THE WALL STREET JOURNAL

 

March 28, 2014, 5:55 PM ET
Where Will Natural Gas Prices Go? Look to the Rigs
ByTim Puko

 

Natural-gas traders are returning to a neglected data point to predict where prices will head
next: the weekly rig count.


The count — a survey of the number of rigs drilling for gas released each Friday by oilfield
services firm Baker Hughes Inc. — is key to estimating U.S. production. This winter, the rig
count played second fiddle to weather reports, as freezing temperatures sent gas demand —
and prices — sharply higher.


But now, with gas stockpiles at an 11-year low, the count is a key part of the analyst’s arsenal
once again. Gas producers typically replenish inventories each spring, when mild temperatures
keep demand down. If producers can’t refill storage by next winter, gas prices could rise. Gas
for May delivery ended Friday at $4.485, up 4% this week though down from above $6 in
February.


This Friday’s Baker Hughes count shows gas drillers operated 318 rigs, compared to 326 a
week earlier and 389 a year ago.


That’s a concern for some traders who question whether drillers can replenish supplies by
November, when heating demand begins to pick up. The country would need to see a 10 to 15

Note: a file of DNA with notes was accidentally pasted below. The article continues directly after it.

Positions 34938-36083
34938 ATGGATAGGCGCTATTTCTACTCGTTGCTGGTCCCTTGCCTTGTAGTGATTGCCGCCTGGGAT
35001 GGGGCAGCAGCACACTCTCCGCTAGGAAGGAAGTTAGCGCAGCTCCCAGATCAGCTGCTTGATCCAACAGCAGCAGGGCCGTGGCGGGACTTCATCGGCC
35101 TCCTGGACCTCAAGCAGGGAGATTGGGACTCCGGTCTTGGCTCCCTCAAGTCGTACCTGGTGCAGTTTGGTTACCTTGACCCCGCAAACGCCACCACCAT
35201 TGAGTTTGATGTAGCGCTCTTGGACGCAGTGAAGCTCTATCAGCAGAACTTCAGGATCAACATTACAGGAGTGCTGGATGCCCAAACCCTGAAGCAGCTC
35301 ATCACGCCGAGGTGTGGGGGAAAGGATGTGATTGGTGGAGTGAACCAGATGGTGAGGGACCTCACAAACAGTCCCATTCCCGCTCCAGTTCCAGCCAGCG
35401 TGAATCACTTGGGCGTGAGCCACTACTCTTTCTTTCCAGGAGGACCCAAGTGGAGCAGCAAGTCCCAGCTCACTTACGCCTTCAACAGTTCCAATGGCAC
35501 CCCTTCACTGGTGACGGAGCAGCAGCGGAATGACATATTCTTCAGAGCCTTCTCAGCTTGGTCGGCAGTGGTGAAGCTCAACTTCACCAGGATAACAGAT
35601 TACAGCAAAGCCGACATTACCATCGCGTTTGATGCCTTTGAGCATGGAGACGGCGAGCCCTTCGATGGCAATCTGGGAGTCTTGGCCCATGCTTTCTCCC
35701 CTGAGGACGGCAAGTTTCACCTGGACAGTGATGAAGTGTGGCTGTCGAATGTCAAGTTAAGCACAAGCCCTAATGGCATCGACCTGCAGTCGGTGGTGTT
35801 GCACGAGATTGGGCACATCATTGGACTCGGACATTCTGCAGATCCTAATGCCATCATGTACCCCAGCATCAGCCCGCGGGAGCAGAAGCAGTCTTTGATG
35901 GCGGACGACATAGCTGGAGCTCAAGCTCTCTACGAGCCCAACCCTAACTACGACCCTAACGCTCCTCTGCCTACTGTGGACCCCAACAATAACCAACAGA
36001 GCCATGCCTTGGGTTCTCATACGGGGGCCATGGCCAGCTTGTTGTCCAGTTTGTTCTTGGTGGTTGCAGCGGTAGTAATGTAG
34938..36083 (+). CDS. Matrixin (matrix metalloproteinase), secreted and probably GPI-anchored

percent increase in rigs operating this summer to get storage levels to 3.9 trillion cubic feet of
natural gas by November, about where it’s been entering previous winters, said Kevin Petak,
vice president of fuel markets analysis for ICF International Inc. The U.S. Energy Information
Administration reported 896 bcf in stockpile as of Thursday.


“If we don’t see an increase in rigs it’s only going to lead to more reasons for higher prices,”
analyst Jim Ritterbusch said.


Others are watching rig counts for the opposite reason. If producers see prices at above $4.50
as a reason to jump back into less profitable gas drilling areas like the Haynesville and
Fayetteville shales, it could lead to a supply glut, said Ryan Smith, energy analyst with Bentek
Energy in Denver.


“We’re watching [the count] very closely,” Mr. Smith said.


The rig count isn’t the only factor at play in the gas market. A mild summer and high energy
prices could dampen consumer demand. Bentek and ICF think about 3.6 trillion cubic feet will
be enough to avoid a price spike next winter.


Technology has also vastly improved what each rig can produce, so fewer rigs may be needed.
There’s also still a backlog of previously drilled wells waiting to come online. New pipelines in
the northeast could lead to an additional 1.5 billion cubic feet per day of gas coming onto the
market between April and November even without any other rigs going into the ground, Mr.
Smith said.


“Every rig does matter, especially with the amount of production brought online for each well
drilled,” Mr. Petak said. “Having said that, I think watching the rig count is only one part of the
puzzle, so to speak.”


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